Google Nexus Seven

The big news of the afternoon is the imminent arrival of Google’s own tablet, the Nexus Seven. It is priced at $199 for an 8GB version, and $249 for a 16GB version. The device will ship in July. The tablet is full of features, including an IPS display (i.e. not as nice as an iPad Retina display, but nice), NFC chip (mobile payment), GPS, front-facing camera, microphone, bluetooth, and more. Interestingly, there is no SD card slot (or micro SD slot) so you cannot add more memory (this is a standard feature in most Android-based phones).

The bluetooth feature alone makes the tablet more useful than a Kindle Fire, which also sells at the $199 price point without the camera and bluetooth. Bluetooth means that you can use things like external keyboards, potentially increasing the “creative” aspect of the device. The Nexus has a quad core processor while the Kindle has a dual core processor. Furthermore, Google *should* be able to keep the Google Nexus Seven loaded with the most current version of Android OS, whereas Amazon chose to use a “forked” version of Android, which will always be stuck at version 2.1.

The big questions:

#1) Should I buy the Google Nexus Seven instead of the iPad?

If you are interested in a smaller tablet with a smaller number of available apps, and apps of generally lesser quality than iOS apps (Fraser Speirs calls this the “GarageBand” app test. Is there an app of the same quality as GarageBand for the OS? If so, consider it equal. If not, do not). If all you are looking for is a tablet for e-mail, media (books, movies, music, Netflix), and surfing the web, this isn’t a bad tablet at all for the money. Yes, I would take one. But if you want a tablet that can do more and has a proven track record, think about an iPad. I still contend (as both an owner of an Android device and iOS devices) that iOS is easier to use. I would buy (and have bought) an iPad before buying any Android-based tablet for my non-technology using mother.

#2) Should I buy the Google Nexus Seven instead of a Kindle Fire?

If I were considering a seven inch tablet, I would buy the Nexus over the Fire.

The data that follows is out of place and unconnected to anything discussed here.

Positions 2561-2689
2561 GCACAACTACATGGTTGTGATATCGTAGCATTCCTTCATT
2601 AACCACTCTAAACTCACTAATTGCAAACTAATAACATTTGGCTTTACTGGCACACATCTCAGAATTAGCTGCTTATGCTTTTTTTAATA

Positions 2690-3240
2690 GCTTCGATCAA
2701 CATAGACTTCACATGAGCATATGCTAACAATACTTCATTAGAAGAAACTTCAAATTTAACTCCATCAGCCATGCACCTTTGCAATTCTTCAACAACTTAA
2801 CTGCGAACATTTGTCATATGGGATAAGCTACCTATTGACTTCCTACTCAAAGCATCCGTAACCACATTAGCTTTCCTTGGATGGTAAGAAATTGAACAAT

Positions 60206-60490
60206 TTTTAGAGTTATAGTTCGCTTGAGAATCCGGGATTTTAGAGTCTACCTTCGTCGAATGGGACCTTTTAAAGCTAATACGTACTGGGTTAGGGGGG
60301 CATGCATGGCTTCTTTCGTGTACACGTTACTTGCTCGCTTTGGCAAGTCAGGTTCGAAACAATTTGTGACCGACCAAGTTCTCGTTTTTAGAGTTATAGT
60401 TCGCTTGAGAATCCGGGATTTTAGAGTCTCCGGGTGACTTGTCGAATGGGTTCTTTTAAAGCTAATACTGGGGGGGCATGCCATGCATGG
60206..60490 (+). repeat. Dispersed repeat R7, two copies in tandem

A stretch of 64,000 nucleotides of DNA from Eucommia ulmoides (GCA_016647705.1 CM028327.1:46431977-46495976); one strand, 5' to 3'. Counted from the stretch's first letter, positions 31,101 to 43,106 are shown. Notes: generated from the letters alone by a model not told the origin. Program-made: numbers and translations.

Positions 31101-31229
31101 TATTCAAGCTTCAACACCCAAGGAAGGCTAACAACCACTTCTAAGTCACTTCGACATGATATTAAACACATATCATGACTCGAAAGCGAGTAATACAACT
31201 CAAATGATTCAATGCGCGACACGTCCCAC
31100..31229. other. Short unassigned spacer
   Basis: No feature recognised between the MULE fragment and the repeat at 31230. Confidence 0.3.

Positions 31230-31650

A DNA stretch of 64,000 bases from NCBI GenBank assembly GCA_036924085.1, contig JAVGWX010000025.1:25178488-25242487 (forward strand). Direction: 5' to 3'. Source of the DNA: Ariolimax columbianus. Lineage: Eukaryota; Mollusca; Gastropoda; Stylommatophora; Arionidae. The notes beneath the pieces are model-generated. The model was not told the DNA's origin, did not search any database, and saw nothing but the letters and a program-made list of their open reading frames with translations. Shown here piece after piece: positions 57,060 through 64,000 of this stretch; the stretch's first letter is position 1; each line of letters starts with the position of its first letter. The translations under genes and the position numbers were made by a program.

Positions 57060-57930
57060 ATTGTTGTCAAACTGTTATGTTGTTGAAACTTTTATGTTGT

#3) If I get a Google Nexus Seven, should I buy the 8GB or 16GB model?

If you plan on keeping the device over a year, wouldn’t you want as much memory as possible? This is why I buy the 64GB iPad, and would buy a 128GB iPad if it were available. If you can’t add memory later, add it now (which would also be my advice with the MacBook Air, or the new MacBook Pro with Retina Display).

#4) Will Apple respond with a seven inch tablet?

Good question. I’m not sure. If they did, it would be at the $299 price point, making consumers have to decide whether they wanted the features of iOS at a $100 premium, or an Android device for less. People are already making decisions based on price versus features. I’d still rather have schools purchase a 9.7 inch iPad over a seven inch iPad.

#5) Should schools buy seven inch Nexus tablets instead of iPads?

Although the Nexus has more functionality than the Kindle Fire, I’d be concerned about four aspects of the Nexus over the iPad in the educational setting. First, consider device management. Apple offers Configurator, what does Google offer? Second, does screen size matter? Third, what apps are available? Are there Android alternatives for Keynote, Pages, iMovie, iPhoto, and GarageBand (all Apple apps which are inexpensive and powerful)? Finally, what is the track record for Google devices in terms of ability to upgrade operating systems?

#6) As a musician, is any seven inch tablet as good for reading music as the iPad?

No. Get the iPad.


Final thought: did you notice how the Google Nexus also appears to be a 4:3 device?



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